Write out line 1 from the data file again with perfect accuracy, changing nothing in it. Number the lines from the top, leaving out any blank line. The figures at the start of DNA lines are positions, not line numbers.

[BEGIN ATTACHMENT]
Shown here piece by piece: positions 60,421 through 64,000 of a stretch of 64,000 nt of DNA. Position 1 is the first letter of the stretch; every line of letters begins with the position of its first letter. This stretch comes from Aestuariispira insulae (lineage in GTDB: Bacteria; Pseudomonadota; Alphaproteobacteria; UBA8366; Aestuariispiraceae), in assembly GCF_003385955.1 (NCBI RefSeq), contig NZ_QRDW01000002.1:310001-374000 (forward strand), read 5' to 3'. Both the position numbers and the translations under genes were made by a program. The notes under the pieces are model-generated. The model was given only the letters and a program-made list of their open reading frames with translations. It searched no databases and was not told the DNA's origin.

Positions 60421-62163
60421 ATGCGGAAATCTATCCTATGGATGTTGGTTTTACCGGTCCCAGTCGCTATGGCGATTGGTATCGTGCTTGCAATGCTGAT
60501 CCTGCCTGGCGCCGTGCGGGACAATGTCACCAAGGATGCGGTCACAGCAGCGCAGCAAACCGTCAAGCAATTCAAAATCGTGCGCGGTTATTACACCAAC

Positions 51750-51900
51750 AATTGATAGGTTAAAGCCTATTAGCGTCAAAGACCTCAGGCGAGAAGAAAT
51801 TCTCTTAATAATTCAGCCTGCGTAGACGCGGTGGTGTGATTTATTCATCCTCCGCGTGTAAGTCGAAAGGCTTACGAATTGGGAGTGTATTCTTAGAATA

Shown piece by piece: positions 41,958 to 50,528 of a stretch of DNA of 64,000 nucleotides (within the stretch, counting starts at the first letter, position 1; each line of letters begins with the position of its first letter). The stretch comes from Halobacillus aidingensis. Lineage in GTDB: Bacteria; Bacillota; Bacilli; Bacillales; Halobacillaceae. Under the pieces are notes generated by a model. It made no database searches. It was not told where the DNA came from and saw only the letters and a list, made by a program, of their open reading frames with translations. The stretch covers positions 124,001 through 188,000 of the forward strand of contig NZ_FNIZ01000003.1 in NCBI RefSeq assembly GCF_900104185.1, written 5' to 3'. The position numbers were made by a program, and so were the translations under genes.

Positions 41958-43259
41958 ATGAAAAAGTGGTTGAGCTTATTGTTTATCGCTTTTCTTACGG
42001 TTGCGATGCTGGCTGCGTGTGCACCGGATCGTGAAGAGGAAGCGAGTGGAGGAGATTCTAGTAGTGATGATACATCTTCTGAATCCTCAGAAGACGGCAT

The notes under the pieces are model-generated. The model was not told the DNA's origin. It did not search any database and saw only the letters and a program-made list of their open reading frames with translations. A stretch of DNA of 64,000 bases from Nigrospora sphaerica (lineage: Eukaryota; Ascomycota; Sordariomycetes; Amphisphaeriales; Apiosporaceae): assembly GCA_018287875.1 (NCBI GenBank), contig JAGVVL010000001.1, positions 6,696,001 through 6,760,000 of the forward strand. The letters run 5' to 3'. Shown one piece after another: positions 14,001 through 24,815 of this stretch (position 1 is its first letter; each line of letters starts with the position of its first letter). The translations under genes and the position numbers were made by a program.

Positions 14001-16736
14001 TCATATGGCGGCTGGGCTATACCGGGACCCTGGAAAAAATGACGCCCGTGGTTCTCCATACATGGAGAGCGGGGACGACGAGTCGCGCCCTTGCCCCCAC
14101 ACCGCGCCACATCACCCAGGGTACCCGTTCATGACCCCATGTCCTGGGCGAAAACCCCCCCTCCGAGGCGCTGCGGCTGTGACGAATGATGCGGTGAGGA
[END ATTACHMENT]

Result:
Shown here piece by piece: positions 60,421 through 64,000 of a stretch of 64,000 nt of DNA. Position 1 is the first letter of the stretch; every line of letters begins with the position of its first letter. This stretch comes from Aestuariispira insulae (lineage in GTDB: Bacteria; Pseudomonadota; Alphaproteobacteria; UBA8366; Aestuariispiraceae), in assembly GCF_003385955.1 (NCBI RefSeq), contig NZ_QRDW01000002.1:310001-374000 (forward strand), read 5' to 3'. Both the position numbers and the translations under genes were made by a program. The notes under the pieces are model-generated. The model was given only the letters and a program-made list of their open reading frames with translations. It searched no databases and was not told the DNA's origin.